Weekly Comment:
The Best of the Irish Diaspora Honored in Dublin

2017 Presidential Distinguished Service Award for the Irish Abroad. Back row (l-r ): Dr. William Campbell, General John De Chastelain, Sabina Higgins, Tanáiste Simon Coveney, Ciarán Cannon, Minister of State at the Department of Foreign Affairs and Trade with special responsibility for the Diaspora and International Development, and Bernard Canavan. Front row (l-r): Professor Marianne Elliot, Jacqueline O’Donovan, President Michael D. Higgins, Patricia Harty, Denis Mulcahy, Hideki Mimura and Jacqueline O’Donovan. (Photo: Tony Maxwell / MAXWELL PHOTOGRAPHY)

By Irish America Staff
December 1, 2017

Ten members of the global Irish diaspora, including Irish America’s own editor-in-chief Patricia Harty, received Ireland’s top honor for civilians living abroad for service to the Republic of Ireland. The ceremony, held November 30 at Áras an Uachraráin, the official residence of the president of Ireland.

In addition to Patricia Harty, three other U.S. residents received the honor – actor Liam Neeson, Project Children founder Denis Mulcahy, and Nobel laureate Dr. William C. Campbell.

Dr. William C. Campbell and Patricia Harty at Distinguished Service Award for the Irish Abroad ceremony at Áras an Uachtaráin, November 30, 2017. (Photo: Tony Maxwell / MAXWELL PHOTOGRAPHY)

Speaking at the event, President of Ireland Michael D. Higgins, quoting James Connelly, said, “Ireland without her people is nothing to me,” adding that the awards are an occasion to recognize those members of the Irish abroad who have, “through dedication and tireless work, extended the boundaries of human knowledge, fostered peace where there was none, elevated the standing and reputation of Irish people throughout the world, and demonstrated, through their actions, an inspirational solidarity and compassion for others, made such a special contribution as it has, continues to exemplify the best of Irishness, and a humane cosmopolitanism.”

Patricia Harty, who won in the business and education category, with President Michael D. Higgins. (Photo: Tony Maxwell / MAXWELL PHOTOGRAPHY)

The Presidential Distinguished Service Award was established by the Government following the 2011 Global Irish Economic Forum as a means to recognise the contribution of members of the Irish diaspora, and the first awards were made in 2012. Each year, nominations a made by Irish communities abroad through Ireland’s network of Diplomatic Mission.

“There were 95 nominations for these awards this year, and the level and breadth of the achievements of the people nominated are, by any measure, remarkable,” Minister for Diaspora Affairs and International Development Cierán Cannon, T.D., said in a statement.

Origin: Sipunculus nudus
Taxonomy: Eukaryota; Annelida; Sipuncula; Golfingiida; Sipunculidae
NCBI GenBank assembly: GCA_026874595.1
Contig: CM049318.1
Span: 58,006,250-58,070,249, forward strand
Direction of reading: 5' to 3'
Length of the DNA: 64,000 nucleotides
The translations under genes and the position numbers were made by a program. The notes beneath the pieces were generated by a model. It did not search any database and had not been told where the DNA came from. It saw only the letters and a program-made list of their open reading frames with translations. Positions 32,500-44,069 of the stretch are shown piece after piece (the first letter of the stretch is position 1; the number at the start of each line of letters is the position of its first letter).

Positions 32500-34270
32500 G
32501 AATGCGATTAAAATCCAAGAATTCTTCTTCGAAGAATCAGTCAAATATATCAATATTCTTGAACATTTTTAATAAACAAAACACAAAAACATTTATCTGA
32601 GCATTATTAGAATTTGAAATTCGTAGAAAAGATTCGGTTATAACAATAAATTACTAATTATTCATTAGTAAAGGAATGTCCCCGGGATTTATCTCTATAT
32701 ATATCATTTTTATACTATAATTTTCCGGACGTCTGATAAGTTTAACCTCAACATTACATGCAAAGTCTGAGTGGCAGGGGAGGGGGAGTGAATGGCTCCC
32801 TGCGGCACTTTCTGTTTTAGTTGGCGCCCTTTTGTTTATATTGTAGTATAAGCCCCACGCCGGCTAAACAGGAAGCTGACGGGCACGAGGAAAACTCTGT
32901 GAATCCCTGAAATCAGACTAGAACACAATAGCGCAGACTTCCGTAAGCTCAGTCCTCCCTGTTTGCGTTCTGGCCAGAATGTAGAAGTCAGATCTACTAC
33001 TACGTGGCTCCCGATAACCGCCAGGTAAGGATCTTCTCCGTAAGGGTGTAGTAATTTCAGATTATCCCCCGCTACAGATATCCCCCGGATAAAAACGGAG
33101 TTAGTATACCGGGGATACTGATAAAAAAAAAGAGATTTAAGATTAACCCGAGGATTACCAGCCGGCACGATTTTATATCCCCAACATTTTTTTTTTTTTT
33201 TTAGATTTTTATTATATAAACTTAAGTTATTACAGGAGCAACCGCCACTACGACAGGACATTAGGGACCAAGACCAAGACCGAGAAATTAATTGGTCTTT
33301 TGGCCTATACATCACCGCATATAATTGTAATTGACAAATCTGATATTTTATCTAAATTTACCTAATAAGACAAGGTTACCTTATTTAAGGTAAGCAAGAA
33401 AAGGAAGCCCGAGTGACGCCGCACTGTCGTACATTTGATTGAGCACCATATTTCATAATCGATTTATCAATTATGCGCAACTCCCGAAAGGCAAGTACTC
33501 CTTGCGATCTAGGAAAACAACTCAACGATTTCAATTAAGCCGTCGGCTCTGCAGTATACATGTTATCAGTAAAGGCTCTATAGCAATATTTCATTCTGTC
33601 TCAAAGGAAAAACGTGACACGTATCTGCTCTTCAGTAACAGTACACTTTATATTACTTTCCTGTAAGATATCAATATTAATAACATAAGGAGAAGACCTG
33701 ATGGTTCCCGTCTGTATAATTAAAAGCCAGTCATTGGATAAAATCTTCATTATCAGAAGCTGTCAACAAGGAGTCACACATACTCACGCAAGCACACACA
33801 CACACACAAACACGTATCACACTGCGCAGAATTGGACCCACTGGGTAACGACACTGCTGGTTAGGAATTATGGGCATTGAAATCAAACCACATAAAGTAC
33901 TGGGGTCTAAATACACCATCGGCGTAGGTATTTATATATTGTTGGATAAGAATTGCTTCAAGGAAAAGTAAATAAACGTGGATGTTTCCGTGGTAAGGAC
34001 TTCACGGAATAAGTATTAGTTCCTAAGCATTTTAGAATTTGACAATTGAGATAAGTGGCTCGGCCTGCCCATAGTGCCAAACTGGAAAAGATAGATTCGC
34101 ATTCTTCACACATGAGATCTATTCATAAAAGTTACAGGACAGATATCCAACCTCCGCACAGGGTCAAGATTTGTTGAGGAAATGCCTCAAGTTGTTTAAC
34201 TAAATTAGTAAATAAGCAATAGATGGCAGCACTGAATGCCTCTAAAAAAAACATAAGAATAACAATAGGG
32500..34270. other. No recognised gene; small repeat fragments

“That the recipients of these awards represent Ireland to the world should be an immense source of pride to all of us, as it is to me, and I am glad that we have the opportunity to acknowledge them as such.”

The 2017 Presidential Distinguished Service Award for the Irish Abroad winners with President Michael D. Higgins (front row, third from left), his wife Sabina Higgins (back row, center left), Tanáiste Simon Coveney (back row, center right), and Ciarán Cannon, Minister of State at the Department of Foreign Affairs and Trade with special responsibility for the Diaspora and International Development (back row, second from right). (Photo: Tony Maxwell / MAXWELL PHOTOGRAPHY)

Scroll down for a complete list of all the 2017 award winners.


Liam Neeson (U.S.A.)

(Photo: Georges Biard / Wikimedia Commons)

“Liam Neeson has made an enormous contribution as a voice for Ireland on the global stage of international entertainment, and through his support for the Lyric Theatre in Belfast, where he started his career, and the Irish Arts Centre in New York, where he now lives, has played a vital role in Irish culture both at home and abroad.”

– Michael D. Higgins

As an extremely gifted and internationally renowned actor, Liam Neeson has helped to raise Ireland’s profile and awareness of Ireland and Irish artists around the world, especially in the US where he is based. He is a strong supporter of the Lyric Theatre in Belfast, where he started his career, and the Irish Arts Centre in New York, where he currently lives. He has given his strong support in recent years for Irish cultural projects, including for the 2016 commemorations and his central involvement in the highly successful Notre Dame University documentary on the 1916 Rising. Liam has also provided the voiceover for Tourism Ireland’s extremely successful #GoGreen4St.PatricksDay video over the last two years and has previously supported a variety of initiatives to promote tourism to Ireland.